Autopsy Report in a Murder Case in California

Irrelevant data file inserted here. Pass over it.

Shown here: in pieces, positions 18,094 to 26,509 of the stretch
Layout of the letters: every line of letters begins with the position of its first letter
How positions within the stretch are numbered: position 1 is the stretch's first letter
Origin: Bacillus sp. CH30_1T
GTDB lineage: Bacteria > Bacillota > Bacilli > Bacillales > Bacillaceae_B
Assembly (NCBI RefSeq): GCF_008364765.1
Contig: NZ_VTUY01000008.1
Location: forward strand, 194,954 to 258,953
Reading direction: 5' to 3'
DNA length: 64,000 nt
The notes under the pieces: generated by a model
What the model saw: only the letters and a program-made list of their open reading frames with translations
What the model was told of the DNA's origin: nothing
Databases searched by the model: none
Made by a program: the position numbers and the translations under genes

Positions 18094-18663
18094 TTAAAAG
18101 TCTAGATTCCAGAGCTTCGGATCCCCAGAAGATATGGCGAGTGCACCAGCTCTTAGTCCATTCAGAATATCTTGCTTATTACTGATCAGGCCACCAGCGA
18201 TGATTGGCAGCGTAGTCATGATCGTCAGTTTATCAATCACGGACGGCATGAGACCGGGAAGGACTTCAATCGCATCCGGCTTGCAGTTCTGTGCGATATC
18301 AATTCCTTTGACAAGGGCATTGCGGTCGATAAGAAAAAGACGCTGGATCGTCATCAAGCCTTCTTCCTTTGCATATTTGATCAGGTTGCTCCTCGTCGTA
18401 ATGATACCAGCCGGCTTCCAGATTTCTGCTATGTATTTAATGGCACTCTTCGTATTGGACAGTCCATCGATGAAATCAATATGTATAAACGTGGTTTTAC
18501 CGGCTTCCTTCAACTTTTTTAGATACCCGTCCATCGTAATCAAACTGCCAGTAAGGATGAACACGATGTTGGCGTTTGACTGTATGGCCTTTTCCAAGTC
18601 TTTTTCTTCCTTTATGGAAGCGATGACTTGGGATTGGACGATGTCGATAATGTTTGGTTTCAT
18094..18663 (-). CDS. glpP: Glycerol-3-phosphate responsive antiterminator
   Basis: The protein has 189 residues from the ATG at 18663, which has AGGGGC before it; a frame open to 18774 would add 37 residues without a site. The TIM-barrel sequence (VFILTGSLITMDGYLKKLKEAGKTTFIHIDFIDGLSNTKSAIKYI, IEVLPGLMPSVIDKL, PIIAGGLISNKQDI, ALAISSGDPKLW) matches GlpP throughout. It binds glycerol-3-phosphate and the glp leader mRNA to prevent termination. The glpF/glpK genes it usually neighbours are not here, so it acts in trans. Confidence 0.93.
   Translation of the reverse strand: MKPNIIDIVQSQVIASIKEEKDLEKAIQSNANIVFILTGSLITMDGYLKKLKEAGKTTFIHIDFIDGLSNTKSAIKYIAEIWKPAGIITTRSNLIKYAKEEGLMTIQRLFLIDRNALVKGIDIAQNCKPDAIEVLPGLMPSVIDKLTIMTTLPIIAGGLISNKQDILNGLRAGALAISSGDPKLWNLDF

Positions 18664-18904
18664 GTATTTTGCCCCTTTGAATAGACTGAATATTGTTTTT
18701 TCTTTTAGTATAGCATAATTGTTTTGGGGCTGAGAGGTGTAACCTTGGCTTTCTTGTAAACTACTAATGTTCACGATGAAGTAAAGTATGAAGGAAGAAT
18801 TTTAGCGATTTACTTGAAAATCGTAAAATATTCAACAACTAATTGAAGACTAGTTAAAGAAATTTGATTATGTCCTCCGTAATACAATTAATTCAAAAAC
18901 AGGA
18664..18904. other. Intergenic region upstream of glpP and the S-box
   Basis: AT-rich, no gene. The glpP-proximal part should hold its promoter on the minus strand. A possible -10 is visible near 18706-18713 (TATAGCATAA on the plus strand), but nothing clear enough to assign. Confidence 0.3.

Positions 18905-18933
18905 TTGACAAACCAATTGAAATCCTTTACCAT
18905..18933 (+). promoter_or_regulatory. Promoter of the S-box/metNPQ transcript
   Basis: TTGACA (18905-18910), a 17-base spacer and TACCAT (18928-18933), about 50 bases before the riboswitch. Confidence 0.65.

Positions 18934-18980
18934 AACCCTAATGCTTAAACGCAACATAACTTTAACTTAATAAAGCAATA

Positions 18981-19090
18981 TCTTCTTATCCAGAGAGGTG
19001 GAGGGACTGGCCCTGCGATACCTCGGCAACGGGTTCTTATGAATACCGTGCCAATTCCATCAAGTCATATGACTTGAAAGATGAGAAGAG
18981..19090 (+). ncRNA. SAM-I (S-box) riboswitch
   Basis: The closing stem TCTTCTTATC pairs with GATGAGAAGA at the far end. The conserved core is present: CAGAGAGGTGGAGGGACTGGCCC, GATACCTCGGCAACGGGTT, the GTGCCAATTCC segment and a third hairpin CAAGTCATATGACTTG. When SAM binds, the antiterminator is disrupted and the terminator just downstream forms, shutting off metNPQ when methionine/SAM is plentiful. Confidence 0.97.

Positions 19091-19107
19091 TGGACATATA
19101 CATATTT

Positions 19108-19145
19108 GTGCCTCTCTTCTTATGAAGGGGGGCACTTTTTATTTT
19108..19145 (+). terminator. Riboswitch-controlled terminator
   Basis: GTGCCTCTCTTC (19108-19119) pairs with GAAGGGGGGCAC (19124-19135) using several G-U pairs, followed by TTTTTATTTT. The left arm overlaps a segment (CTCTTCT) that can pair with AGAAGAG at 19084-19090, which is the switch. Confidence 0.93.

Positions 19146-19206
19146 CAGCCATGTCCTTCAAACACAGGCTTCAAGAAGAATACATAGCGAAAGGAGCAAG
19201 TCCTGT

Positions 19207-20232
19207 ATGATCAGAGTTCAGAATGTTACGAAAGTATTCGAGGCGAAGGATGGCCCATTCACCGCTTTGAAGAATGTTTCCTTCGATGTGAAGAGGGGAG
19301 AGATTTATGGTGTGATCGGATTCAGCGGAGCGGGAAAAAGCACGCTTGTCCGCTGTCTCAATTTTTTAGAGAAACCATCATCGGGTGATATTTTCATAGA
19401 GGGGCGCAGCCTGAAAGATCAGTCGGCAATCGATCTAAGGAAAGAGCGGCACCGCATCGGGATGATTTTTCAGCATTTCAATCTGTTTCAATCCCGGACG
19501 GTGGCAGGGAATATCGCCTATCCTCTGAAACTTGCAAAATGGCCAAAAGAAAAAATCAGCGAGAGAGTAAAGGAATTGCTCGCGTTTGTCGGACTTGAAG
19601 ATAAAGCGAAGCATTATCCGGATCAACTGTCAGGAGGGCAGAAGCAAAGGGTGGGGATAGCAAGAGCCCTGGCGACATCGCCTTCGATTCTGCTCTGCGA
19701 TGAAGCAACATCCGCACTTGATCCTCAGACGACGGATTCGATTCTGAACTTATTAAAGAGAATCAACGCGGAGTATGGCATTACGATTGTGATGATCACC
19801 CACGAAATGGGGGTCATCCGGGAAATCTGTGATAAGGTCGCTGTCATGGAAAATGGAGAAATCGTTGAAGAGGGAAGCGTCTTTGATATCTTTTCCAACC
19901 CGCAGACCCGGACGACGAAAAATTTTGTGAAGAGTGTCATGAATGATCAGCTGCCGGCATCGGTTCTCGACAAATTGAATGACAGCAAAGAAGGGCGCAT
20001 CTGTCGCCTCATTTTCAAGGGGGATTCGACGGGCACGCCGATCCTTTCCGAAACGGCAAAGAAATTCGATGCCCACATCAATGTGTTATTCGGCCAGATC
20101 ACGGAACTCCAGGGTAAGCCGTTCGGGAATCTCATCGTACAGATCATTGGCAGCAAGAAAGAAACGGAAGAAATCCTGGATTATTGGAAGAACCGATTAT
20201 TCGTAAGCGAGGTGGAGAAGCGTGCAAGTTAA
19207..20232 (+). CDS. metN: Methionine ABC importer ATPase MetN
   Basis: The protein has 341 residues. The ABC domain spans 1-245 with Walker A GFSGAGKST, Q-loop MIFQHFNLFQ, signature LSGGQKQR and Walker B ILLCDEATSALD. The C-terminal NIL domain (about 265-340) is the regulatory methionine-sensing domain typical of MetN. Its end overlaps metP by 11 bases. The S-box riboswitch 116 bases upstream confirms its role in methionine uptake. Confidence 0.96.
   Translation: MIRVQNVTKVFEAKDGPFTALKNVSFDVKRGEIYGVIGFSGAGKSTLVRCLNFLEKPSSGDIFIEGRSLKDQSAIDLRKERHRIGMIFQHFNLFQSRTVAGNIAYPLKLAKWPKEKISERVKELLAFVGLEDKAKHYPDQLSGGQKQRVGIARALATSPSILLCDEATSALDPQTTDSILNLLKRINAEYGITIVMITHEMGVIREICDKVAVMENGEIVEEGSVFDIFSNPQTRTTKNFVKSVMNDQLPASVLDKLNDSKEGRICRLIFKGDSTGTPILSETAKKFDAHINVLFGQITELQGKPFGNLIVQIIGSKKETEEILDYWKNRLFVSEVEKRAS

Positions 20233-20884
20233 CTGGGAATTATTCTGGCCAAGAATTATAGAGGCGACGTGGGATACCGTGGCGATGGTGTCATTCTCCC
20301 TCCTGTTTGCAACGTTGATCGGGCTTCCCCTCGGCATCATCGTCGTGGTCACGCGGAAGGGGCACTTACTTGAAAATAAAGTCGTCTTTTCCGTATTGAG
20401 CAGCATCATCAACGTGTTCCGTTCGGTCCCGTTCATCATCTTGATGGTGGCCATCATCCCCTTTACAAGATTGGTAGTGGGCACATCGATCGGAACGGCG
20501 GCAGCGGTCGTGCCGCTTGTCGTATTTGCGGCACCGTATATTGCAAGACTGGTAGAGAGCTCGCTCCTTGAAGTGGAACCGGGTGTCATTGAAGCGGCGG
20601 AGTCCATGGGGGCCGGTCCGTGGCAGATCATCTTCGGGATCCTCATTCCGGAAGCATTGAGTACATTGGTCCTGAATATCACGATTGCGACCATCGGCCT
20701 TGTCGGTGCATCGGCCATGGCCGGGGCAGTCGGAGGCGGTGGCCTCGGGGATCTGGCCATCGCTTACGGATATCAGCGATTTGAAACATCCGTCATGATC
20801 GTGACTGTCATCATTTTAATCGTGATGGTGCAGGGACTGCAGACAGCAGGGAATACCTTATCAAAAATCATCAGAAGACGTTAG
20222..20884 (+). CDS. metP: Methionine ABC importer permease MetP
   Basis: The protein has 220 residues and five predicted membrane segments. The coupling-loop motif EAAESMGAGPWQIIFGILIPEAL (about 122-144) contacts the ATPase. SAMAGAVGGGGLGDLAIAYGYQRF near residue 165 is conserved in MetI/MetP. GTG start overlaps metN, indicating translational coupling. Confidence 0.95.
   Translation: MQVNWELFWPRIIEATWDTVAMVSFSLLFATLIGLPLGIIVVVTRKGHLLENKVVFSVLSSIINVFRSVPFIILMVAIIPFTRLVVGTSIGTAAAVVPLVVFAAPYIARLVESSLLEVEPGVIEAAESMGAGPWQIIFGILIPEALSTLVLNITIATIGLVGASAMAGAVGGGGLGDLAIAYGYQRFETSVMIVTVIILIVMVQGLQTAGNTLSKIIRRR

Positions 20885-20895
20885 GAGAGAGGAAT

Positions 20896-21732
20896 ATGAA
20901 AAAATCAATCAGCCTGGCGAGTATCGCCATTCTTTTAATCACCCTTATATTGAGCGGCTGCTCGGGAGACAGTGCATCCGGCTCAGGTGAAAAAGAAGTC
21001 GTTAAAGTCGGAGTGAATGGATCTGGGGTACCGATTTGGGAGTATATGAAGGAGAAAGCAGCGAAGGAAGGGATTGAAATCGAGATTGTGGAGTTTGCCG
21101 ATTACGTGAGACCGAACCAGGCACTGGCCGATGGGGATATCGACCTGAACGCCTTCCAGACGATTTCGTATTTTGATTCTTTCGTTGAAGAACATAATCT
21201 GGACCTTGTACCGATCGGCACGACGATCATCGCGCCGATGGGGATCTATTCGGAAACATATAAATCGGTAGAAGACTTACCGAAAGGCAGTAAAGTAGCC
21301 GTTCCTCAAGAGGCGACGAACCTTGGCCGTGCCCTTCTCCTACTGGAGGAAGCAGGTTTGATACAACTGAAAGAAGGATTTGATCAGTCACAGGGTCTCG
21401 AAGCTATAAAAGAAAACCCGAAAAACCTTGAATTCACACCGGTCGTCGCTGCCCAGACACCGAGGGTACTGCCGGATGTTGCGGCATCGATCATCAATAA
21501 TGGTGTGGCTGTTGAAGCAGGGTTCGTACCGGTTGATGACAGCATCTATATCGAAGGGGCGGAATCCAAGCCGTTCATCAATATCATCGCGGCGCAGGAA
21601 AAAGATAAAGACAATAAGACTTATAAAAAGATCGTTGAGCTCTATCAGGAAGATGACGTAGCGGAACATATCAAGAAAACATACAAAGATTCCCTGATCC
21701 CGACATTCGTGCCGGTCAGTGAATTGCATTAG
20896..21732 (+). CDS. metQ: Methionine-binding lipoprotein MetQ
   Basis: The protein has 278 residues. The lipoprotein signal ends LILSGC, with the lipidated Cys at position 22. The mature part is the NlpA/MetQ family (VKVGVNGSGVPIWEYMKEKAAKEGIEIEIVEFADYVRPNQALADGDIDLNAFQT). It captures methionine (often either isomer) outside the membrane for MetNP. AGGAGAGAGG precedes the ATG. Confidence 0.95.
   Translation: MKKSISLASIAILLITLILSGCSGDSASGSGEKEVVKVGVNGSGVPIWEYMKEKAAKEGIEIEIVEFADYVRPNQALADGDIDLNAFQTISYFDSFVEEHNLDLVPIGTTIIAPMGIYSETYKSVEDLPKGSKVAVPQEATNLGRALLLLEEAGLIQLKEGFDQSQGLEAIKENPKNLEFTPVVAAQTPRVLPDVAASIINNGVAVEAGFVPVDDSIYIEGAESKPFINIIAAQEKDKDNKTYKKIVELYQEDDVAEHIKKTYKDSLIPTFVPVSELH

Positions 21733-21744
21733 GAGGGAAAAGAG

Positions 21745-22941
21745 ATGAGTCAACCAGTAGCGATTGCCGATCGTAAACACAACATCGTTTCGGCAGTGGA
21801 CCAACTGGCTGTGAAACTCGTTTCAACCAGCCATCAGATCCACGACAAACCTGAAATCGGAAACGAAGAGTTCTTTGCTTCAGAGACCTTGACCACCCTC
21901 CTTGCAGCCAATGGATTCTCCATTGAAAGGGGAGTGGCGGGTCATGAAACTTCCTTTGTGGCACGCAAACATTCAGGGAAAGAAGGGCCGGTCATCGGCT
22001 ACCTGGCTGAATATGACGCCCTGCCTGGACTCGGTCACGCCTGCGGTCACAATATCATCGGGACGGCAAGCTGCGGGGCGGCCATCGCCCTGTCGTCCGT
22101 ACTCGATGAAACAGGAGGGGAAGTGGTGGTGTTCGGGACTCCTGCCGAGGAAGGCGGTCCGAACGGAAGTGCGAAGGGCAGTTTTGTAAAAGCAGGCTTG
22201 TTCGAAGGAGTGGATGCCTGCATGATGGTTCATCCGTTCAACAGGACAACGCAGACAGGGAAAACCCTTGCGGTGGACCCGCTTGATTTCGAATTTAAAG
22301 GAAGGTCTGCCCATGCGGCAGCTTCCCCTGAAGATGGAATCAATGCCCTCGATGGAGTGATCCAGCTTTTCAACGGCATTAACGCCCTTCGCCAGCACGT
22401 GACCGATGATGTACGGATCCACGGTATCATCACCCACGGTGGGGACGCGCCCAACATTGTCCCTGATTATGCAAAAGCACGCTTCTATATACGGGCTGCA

In People v. Dungo (2012) 55 Cal.4th 608, the defendant was charged with murder. The autopsy of the victim had been performed by Dr. Bolduc. At the time of trial, there was no indication that Dr. Bolduc was unavailable. (People v. Dungo, supra, 55 Cal.4th at p. 613.) Nevertheless, the prosecution called Dr. Lawrence, who testified that, in his opinion, based on the autopsy report and the accompanying photographs, the victim had died as a result of strangulation. Dr. Lawrence also listed certain conditions of the victim's body, as set forth in the autopsy report and/or the photographs, that supported his conclusion: neck hemorrhages, pinpoint hemorrhages of the eyes, the purple color of the face, bite marks on the tongue, and the absence of any signs of any other cause of death. Finally, based on the finding in the autopsy report that the victim's hyoid bone was not fractured, Dr. Lawrence opined that the strangulation lasted for at least two minutes. (Id. at p. 614.) The autopsy report itself was not admitted into evidence. (Id. at p. 615.) The Supreme Court held that the admission of this evidence did not violate the confrontation clause because the factual information in the autopsy report regarding the condition of the body was not testimonial. (People v. Dungo, supra, 55 Cal.4th at pp. 619-621.) It began by noting: "The prosecution's use of testimonial out-of-court statements 'ordinarily violates the defendant's right to confront the maker of the statements unless the declarant is unavailable to testify and the defendant had a prior opportunity for cross-examination.' . . . Testimonial out-of-court statements have two critical components. First, to be testimonial the statement must be made with some degree of formality or solemnity. Second, the statement is testimonial only if its primary purpose pertains in some fashion to a criminal prosecution." (Id. at p. 619.) The court concluded that an autopsy report's observations about the condition of the body -- as opposed to any conclusions based on those observations -- are not so formal as to be testimonial. (People v. Dungo, supra, 55 Cal.4th at pp. 619-620.) Rather, "they are comparable to observations of objective fact in a report by a physician who, after examining a patient, diagnoses a particular injury or ailment and determines the appropriate treatment. Such observations are not testimonial . . . . " (Ibid.) The court also concluded that "criminal investigation was not the primary purpose for the autopsy report's description of the condition of the victim's body; it was only one of several purposes." (People v. Dungo, supra, 55 Cal.4th at p. 621.) It explained that a coroner is statutorily required to determine the cause of certain types of death, including types that are not related to criminal activity. (Id. at p. 620.) It also noted, "The usefulness of autopsy reports, including the one at issue here, is not limited to criminal investigation and prosecution; such reports serve many other equally important purposes. For example, the decedent's relatives may use an autopsy report in determining whether to file an action for wrongful death. And an insurance company may use an autopsy report in determining whether a particular death is covered by one of its policies. Also, in certain cases an autopsy report may satisfy the public's interest in knowing the cause of death, particularly when (as here) the death was reported in the local media. In addition, an autopsy report may provide answers to grieving family members." (Id. at p. 621.)